This opinion will be unpublished and
may not be cited except as provided by
Minn. Stat. § 480A.08, subd. 3 (2002).
IN COURT OF APPEALS
State of Minnesota,
Jarrid Lee Steffen,
Nicollet County District Court
File No. K501473
Mike Hatch, Attorney General, Kelly O’Neill Moller, James B. Early, Assistant Attorneys General, 525 Park Street, Suite 500, St. Paul, MN 55103; and
Michael K. Riley, Sr., Nicollet County Attorney, P.O. Box 360, St. Peter, MN 56082 (for respondent)
John M. Stuart, State Public Defender, Ann McCaughan, Assistant State Public Defender, 2829 University Avenue. S.E., Suite 600, Minneapolis, MN 55414 (for appellant)
Considered and decided by Randall, Presiding Judge, Shumaker, Judge, and Wright, Judge.
Appellant Jarrid Lee Steffen appeals from a conviction of fifth-degree controlled substance crime, challenging the determination of probable cause to issue the search warrant. Appellant argues that the evidence seized from his residence should be suppressed, because (1) the search warrant affidavit failed to establish a connection between him and the residence to be searched and (2) the police omitted material facts from the search warrant application. We affirm.
On June 5, 2001, an anonymous caller informed the Minnesota River Valley Drug Task Force of suspected drug trafficking at a residence located at 502½ Nicollet Avenue in North Mankato. The caller stated that at all hours of the day and night, vehicles arrived at the residence, stayed a short time, and then left. The following day, the North Mankato police picked up from the residence several bags of garbage, which were searched by Ginger Peterson, an agent with the drug task force. The agent discovered several marijuana stalks and stems, a green leafy substance that tested positive for marijuana, and the remnants of marijuana cigarettes. The garbage search also established that a person named Heather Knapp lived at that address.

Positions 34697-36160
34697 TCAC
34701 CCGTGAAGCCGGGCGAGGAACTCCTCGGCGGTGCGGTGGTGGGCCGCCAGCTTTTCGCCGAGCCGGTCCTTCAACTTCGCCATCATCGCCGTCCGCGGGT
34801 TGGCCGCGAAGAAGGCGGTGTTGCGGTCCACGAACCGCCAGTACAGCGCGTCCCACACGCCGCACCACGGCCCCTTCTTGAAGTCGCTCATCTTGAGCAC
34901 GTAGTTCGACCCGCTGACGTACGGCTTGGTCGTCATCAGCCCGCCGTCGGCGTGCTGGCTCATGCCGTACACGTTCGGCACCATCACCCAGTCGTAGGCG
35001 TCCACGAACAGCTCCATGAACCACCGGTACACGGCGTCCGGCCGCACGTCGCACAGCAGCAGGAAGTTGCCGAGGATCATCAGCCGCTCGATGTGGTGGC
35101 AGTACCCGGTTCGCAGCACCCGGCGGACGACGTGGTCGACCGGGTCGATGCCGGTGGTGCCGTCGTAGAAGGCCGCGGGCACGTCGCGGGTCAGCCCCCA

On July 18, 2001, garbage from the residence was again collected and searched. North Mankato Police Commander Anne Walsh discovered seeds and stems, which tested positive for marijuana. Walsh also found a letter addressed to Scott Ward, indicating that Ward had requested a change of address to 502½ Nicollet Avenue. Walsh knew that Ward had been arrested previously for possession of marijuana and firearms.
Garbage from the residence was searched a third time on August 15, 2001. Marijuana seeds and stems were found, along with two empty ammunition boxes. The trash also contained documents indicating that Steffen and an individual named Josh Bethke lived at the address.
That day, Walsh applied for and obtained a search warrant for the residence. The supporting affidavit contained information regarding the anonymous tip, the three garbage searches, and Scott Ward’s criminal history. Peterson participated in executing the search warrant and searched the Nicollet Avenue residence. While executing the search warrant, Peterson found hallucinogenic mushrooms, drug paraphernalia, and mail addressed to Steffen in one of the bedrooms. Steffen later admitted to police that the mushrooms belonged to him.
Steffen was charged with fourth-degree controlled substance crime, in violation of Minn. Stat. § 152.024, subds. 2, 3 (2000), possession of drug paraphernalia, in violation of Minn. Stat. § 152.092 (2000), and fifth-degree controlled substance crime (possession), in violation of Minn. Stat. §§ 152.025, subd. 2(1), 3 and 152.02, subd. 2(3) (2000).
Steffen moved to suppress the evidence seized during execution of the search warrant. At the hearing on the motion, the owner of the residence testified that he signed a 12-month lease with Scott Ward in April or May 2001. Because of noise complaints, the owner asked Ward to leave the apartment around June 1, and Ward was last seen at the residence on July 1. Around July 10, Steffen and Bethke paid a prorated portion of the rent for July. They signed a lease on July 14 and moved in gradually during the following week.